Seeing a tree like the one above always brings a comment "Oh, that was made by Indians to point to something." Recently David Casaletto wrote a story in Ozark Water Watch about thong trees that piqued my curiosity. Are they all created by Native Americans to point the way to water, hunting grounds, camp sites, hideouts or even buried treasure? Really? "Follow this to find my buried treasure?"
Google "thong trees" and most links seem to be from the Ozarks. Other names are popular elsewhere including Indian marker trees, trail trees, prayer trees etc. The "thong" refers to the theory that saplings were bent over at 90 degrees, tethered to the ground stake with a thong.
Finding a thong tree is always exciting and there may be a few of them that were surviving examples of Native American markers. They certainly have a wide network of passionate support for that theory. However, there are many who would point out that Indians had an incredible knowledge of the land and water sources and extensive trails (such as the one we turned into I-44) and would have little need for establishing a marker to last for many decades.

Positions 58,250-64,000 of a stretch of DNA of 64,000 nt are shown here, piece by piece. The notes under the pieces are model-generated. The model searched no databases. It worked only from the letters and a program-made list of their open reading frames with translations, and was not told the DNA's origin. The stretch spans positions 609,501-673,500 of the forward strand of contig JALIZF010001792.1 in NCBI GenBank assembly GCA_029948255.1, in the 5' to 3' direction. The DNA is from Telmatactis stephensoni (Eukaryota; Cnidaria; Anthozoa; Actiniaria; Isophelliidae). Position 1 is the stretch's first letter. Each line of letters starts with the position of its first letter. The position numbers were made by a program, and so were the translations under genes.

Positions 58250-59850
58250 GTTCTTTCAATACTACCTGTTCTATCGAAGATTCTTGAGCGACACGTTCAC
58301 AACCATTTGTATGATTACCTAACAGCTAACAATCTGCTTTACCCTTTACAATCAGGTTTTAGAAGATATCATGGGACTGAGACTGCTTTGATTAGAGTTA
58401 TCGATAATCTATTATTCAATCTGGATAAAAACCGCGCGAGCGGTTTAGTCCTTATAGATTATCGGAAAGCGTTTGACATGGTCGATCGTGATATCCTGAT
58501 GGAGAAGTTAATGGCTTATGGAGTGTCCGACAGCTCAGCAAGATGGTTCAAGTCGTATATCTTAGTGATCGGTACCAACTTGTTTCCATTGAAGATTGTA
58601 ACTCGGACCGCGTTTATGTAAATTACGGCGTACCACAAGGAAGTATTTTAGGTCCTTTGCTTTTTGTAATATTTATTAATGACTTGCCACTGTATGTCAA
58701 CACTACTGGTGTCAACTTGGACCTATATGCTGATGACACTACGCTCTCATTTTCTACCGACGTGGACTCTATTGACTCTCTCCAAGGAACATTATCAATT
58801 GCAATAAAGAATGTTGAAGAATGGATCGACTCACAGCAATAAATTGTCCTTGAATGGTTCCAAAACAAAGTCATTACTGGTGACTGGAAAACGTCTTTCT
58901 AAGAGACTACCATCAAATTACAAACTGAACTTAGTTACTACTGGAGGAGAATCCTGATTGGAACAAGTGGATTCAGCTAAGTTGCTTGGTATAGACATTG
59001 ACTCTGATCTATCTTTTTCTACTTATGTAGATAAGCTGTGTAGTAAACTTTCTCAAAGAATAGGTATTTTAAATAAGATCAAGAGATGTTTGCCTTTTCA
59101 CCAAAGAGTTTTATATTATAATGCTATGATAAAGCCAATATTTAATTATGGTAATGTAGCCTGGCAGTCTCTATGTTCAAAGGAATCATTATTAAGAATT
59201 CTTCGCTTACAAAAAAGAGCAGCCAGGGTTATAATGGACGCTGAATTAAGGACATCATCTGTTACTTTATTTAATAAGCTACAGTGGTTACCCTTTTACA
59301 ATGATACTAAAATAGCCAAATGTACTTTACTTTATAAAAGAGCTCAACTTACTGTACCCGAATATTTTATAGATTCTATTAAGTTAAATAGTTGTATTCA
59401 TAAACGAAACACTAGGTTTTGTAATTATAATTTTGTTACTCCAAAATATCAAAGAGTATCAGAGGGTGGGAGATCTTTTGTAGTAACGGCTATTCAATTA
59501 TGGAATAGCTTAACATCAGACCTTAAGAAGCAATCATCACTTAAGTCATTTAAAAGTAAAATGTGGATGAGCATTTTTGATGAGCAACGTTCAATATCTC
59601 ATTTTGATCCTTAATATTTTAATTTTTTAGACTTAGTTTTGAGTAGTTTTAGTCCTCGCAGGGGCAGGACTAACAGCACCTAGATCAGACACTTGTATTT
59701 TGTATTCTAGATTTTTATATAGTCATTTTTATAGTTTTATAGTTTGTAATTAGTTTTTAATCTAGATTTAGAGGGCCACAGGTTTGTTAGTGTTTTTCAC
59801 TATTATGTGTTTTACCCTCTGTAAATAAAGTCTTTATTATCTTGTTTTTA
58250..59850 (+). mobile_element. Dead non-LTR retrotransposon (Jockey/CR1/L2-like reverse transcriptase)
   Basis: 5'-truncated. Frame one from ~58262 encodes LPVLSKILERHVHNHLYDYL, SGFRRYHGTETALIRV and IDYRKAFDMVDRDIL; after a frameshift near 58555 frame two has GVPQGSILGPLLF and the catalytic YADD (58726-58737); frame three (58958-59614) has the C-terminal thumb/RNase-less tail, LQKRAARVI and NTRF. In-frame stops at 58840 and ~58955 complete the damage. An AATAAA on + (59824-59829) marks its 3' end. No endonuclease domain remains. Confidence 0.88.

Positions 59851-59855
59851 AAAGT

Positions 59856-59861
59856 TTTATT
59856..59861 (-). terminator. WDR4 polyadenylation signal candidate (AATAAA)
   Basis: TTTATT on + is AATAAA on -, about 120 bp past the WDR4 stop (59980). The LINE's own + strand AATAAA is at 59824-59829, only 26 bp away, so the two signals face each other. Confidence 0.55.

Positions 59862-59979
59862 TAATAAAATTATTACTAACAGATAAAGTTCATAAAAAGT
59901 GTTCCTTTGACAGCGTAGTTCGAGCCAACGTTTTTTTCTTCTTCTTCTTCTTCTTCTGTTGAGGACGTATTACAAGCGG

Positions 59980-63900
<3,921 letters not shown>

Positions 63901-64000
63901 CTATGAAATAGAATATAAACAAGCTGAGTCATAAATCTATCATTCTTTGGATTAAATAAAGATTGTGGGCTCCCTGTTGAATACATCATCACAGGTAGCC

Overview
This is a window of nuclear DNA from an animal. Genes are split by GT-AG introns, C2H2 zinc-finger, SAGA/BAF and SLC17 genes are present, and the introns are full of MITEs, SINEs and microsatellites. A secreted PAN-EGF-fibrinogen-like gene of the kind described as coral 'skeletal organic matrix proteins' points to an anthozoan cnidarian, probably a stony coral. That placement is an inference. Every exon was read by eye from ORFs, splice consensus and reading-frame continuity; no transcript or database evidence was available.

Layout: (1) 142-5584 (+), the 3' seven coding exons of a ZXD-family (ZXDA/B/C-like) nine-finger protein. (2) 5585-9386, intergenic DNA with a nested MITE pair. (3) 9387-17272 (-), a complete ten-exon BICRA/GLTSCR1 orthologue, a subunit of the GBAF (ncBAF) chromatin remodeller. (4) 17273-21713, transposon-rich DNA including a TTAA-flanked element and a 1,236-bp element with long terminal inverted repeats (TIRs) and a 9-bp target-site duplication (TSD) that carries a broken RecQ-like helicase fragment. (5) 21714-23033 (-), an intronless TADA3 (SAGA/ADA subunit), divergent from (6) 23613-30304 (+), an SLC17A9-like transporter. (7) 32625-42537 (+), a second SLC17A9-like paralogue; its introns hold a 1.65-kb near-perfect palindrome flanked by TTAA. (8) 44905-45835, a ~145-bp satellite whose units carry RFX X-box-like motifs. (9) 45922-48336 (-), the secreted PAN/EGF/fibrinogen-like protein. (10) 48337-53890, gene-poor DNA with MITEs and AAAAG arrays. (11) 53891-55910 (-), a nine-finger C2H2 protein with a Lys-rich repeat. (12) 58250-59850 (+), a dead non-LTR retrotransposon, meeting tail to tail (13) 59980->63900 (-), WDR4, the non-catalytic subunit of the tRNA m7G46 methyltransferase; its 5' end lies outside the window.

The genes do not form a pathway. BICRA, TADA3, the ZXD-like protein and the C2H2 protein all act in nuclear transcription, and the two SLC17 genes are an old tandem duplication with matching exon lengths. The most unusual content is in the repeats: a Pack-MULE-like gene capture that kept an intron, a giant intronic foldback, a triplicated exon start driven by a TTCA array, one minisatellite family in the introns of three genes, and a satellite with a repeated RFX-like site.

All of the trees that I have seen here personally are less than 200 years old. The Osage treaty of 1818 ceded their Missouri land and they moved to Kansas by the 1820s. The Delaware had been "given" their land for a short time but even Delaware Town and Swan Trading Post were deserted by 1831. If the one above was created by the last man leaving the territory 180 years ago, it should have been pointing west where all the tribe was headed.
Young trees are frequently bent over by falling trees which subsequently rot and disappear into the soil. Above is a young thong tree example and in spite of its youth, there is no evidence of what distorted it. The tree on the right is much older, either a creation of an unknown event of nature years ago or possibly a thong tree pointing to the North Star.
|What happened here? - Mort Shurtz|